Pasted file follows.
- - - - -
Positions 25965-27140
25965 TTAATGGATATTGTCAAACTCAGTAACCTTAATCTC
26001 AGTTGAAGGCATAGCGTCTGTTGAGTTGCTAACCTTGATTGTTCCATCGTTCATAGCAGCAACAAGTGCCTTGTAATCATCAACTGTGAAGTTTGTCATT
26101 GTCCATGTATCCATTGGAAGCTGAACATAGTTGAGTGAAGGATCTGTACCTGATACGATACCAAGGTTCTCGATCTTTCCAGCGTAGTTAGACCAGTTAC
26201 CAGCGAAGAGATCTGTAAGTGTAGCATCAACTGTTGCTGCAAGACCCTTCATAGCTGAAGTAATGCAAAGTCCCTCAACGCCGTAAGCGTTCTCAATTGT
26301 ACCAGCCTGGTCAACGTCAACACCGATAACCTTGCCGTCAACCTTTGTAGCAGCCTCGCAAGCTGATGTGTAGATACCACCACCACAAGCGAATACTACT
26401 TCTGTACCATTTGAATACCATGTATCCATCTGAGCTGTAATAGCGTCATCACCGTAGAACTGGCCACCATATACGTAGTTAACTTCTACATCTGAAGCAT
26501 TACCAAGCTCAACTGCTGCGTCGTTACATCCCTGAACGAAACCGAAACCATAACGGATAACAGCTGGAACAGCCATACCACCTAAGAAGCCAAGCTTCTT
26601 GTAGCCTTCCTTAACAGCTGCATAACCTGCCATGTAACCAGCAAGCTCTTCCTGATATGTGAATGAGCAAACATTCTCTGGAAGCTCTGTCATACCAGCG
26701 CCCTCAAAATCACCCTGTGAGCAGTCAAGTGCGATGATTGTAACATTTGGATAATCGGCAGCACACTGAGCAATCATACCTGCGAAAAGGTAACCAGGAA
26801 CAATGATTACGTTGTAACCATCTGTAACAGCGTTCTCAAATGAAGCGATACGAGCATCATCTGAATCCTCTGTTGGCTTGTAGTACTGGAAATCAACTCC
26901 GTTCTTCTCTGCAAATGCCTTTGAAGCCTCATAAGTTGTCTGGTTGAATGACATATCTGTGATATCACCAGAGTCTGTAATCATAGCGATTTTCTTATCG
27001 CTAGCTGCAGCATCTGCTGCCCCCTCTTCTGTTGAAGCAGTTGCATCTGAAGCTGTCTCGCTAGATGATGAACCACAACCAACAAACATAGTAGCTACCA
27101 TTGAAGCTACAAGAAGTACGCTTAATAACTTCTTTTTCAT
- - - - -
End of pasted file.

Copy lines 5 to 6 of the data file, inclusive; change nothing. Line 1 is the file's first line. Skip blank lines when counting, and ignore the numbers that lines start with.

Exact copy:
26201 CAGCGAAGAGATCTGTAAGTGTAGCATCAACTGTTGCTGCAAGACCCTTCATAGCTGAAGTAATGCAAAGTCCCTCAACGCCGTAAGCGTTCTCAATTGT
26301 ACCAGCCTGGTCAACGTCAACACCGATAACCTTGCCGTCAACCTTTGTAGCAGCCTCGCAAGCTGATGTGTAGATACCACCACCACAAGCGAATACTACT